Operating Systems and Cars…


I’ve been thinking about desktop operating systems and why one operating system may win out over others, first, you need to identify the users of the PC, for the most part PC’s are used in the home or in the office, perhaps both, the user of the PC is probably familiar with the User Interface and way in which the operating system works on their ‘main’ PC, whether this be at home or in the office, so it makes sense for that person to also use the same (familiar) operating system on their other PC’s, right?


Isn’t this similar to the car? – it doesn’t matter which make of vehicle you get into, the controls are standardised, (A,B,C, Accelerator, Brake, Clucth), the gear shift (for the most part) operates in the same way across all vehicles, controls for lights, indicators, and so on… a user of one vehicle is able to switch to other vehicles because there is a standard for the ‘user interface’ of the vehicle, and the list of features between vehicles is also similar (OK, one car might have a radio, and another might have a full BOSE stereo system with six CD stack, but the systems are still familiar to a user).


Is this also the case for home/office PC’s ? – Windows and MAC UI are somewhat similar, but what about Windows and Linux? – is there a standard UI and feature set for Linux that is consistent across all distributions ? – ok, back to the car analogy, how many of us spend time working on the engine of our vehicles, changing oil, spark plugs, performing regular maintenance per the owners manual? – I would think the number is actually fairly small, most of us probably leave maintenance to our local dealer or garage, and this is probably also true of the operating systems we run on our computers – I would expect the ‘average’ user to not spend any time fiddling under the hood of the operating system… Windows is getting smarter at configuring itself for the user, Windows Update goes a long way towards making sure the user has the latest drivers, the latest security fixes, and other updates from Microsoft, Windows XP SP2 will take this further by locking down certain features of the operating system… but what about Linux, for an average user are there mechanisms to make configuration and maintenance easier ? – Do drivers and system updates come from a single source?


OK, so what about the core operating system, users expect that the features they have on one PC will also be available on other PC’s, an Internet Browser, Media Player, connectivity options etc… IMHO the operating system that’s going to win out is the one that provides consistent features across all PC’s, and is able to update itself with new drivers and security features so that users don’t need to spend time working “under the hood”. But hey, that’s just my opinion.


– Mike


Comments (6)

  1. drebin says:

    Good metaphor.. I would almost say that Linux is like a car with replacable dashboards/steering wheel/etc.. that’s not very user-friendly because when you rent a Linux car – that one uses those steering sticks like a tank, and you are used to the steering wheel that works like an airplane… you spend all of your time "getting used to it", rather than using it.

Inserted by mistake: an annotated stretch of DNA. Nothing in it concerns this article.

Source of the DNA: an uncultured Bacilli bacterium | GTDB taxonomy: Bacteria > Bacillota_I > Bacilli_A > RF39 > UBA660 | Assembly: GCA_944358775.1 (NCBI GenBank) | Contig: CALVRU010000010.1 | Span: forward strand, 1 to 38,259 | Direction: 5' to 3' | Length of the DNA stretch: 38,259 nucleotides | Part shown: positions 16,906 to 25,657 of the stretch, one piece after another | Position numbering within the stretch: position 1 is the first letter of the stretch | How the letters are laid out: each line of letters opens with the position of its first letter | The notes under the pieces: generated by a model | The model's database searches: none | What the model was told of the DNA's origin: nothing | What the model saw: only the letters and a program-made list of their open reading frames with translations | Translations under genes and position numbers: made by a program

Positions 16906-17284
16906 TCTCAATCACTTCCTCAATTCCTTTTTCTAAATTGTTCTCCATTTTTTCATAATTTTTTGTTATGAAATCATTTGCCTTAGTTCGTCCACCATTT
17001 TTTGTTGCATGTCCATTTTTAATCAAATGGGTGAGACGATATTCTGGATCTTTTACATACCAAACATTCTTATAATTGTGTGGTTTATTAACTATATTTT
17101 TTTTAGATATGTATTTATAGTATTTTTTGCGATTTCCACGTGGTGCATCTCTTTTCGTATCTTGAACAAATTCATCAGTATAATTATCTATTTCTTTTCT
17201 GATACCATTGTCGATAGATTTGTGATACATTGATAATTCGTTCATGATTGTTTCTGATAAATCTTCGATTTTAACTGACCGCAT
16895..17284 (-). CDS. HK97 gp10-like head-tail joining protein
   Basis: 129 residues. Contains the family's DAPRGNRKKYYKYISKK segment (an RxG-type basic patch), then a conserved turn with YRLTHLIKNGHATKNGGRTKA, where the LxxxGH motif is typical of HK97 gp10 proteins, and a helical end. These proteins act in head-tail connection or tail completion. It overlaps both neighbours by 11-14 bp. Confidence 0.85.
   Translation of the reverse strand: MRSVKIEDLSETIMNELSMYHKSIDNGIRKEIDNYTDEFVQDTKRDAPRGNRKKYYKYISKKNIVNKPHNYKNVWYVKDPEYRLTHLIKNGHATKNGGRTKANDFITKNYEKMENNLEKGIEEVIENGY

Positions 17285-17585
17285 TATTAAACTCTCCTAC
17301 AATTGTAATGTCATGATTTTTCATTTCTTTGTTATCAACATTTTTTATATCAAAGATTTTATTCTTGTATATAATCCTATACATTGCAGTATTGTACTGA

Windows is consistent – like you said.

    Mac is like getting into a car, and there is nothing but one huge red button that says "Drive Car"

    With XP – it almost seems like Windows is trying to be more like Mac.. and that, to me, is going too far. It seems smart to keep low-level technical options available while at the same time, making things easier.

    For example, I still haven’t figured out how to make a file share on XP and set share-level permissions.. I’m pretty sure it’s not possible? With Win2K – you could have file permissions AND set permissions specific to people connecting via the share.. just as an example..

  2. Mike says:

    Like a tank – LOL

    – Mike

  3. Mike Dimmick says:

    drebin: under Tools > Folder Options, go to the View tab and uncheck ‘Use simple file sharing’. This restores the Sharing and Security tabs to the folder properties. They work just like Win2k.

    I usually just use the file system permissions: the network file server impersonates the client, so the file system permissions are enforced. I leave the share permissions set to Everyone: Full Control. You could duplicate the settings, but this would be a real pain for maintenance purposes.

  4. drebin says:

    Mike – thanks!! Understood – but there are two cases I have, where the share needs to be different than the file syste… but I know what you mean.

    Good find – thanks!! 🙂

  5. Marcelo vk says:

    Well, sometimes the more user interface gets too user friendly, and some tasks could also be much more difficult, example is the new super user friendly ‘Control Panel’ and the Search Companion, wich is the features i just turn ir off the first time i get an Windows — Cos they are just "Too friendly" for me. Good point to have an Option to turn that off – Except for the dog of search companion, that i took it off using a tweak from http://www.tweakxp.com. I hope that SP 2 still let us to have the less friendly UI. Linux is getting on the way to have a better and a standard interface too. By example, the gnome project has a big document called human guided interfaces, which they explain all the standards a program must have to take care of UI. KDE desktop is also getting easier for the final user, beacause everything is getting back to the ‘Window Manager" itself – not the OS. And about the drivers and update, every distro takes care, by example debian with the marvelous apt-get or gentoo with the emerge. It would be nice to have something like that ‘apt-get’ on windows XP too. But when this comes to the embedded world, i must agree that microsoft is in front of all others, because windows ce is easy to learn, and to build too (i do work with it).